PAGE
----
Fluid leakage assessment of the overburden structure at the Sleipner CO2 storage site
AuthorLydersen, Ida Bruun
Carbon capture and storage (CCS) has been proposed as one of the alternatives for climate mitigation. CCS is a process where CO2 is trapped from large point sources, transported to a storage location and injected into storage reservoirs. One of the alternatives for CO2-storage is underground geological storage. Characterizing such an underground reservoir is crucial for safe storage, where leakage from the reservoir is considered the biggest hazard. Knowledge of the geology and in particular the flow of fluids in the area is of special interest. In this thesis the overburden of the Sleipner CO2-injection field, located in the North Sea, has been mapped for vertical curvilinear features in seismic data. Their distribution and origin has been assessed and interpreted. The vertical features are thought to be fluid flows, found across the data set (ST98M11) interpreted in this thesis. The fluid flows in the data set have similar characteristics, both in size and the seismic amplitude anomalies seen in connection to them. Concerning the distribution of these fluid flows, they seem to have the highest occurrence rate in the southwestern corner of the data set, which might be seen in context with the seal defined for the Sleipner reservoir thinning out to the south west. The origin of the fluid flows seem to be connected with the underlying layer of mud diapirism and polygonal faulting, as well as being influenced by an intermediate layer of Pliocene age.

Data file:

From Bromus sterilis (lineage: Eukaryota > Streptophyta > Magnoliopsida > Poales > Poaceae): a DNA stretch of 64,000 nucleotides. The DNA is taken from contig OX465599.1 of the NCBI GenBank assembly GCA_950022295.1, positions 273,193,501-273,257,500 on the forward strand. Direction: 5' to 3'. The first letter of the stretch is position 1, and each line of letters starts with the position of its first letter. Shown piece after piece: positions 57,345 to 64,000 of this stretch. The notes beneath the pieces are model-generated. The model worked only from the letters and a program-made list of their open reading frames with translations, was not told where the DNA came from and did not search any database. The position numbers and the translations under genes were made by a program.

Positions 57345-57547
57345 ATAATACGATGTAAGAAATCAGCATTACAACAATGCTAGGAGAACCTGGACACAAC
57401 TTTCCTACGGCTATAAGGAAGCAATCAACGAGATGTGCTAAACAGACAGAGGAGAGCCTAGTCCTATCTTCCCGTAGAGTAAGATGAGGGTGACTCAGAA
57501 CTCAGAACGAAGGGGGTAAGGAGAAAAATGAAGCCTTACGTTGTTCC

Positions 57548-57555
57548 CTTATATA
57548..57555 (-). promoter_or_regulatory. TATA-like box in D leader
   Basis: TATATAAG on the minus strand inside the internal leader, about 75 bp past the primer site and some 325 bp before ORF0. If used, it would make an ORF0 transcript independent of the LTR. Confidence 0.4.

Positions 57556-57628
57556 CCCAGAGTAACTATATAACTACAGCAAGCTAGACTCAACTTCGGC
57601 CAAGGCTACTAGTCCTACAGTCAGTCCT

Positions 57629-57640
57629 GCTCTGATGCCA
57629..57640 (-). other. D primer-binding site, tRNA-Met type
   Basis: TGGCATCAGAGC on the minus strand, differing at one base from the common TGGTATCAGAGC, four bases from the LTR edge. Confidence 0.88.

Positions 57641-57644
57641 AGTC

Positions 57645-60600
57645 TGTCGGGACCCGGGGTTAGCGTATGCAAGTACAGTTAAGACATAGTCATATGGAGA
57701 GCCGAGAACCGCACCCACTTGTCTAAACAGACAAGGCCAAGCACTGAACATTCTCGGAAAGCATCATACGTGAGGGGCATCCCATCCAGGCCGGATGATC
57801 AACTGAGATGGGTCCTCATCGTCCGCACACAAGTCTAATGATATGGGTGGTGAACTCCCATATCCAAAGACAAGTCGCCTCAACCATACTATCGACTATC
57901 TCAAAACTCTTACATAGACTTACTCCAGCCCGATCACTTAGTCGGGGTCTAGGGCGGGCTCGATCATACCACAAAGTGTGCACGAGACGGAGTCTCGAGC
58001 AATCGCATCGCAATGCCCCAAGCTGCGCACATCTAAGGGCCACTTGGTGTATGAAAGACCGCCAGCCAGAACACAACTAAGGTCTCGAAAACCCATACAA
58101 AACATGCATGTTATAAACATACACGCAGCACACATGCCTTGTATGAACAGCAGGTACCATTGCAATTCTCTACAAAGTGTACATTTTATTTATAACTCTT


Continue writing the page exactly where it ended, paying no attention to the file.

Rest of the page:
PublisherUniversity of Tromsø
Universitetet i Tromsø
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Copyright 2013 The Author(s)
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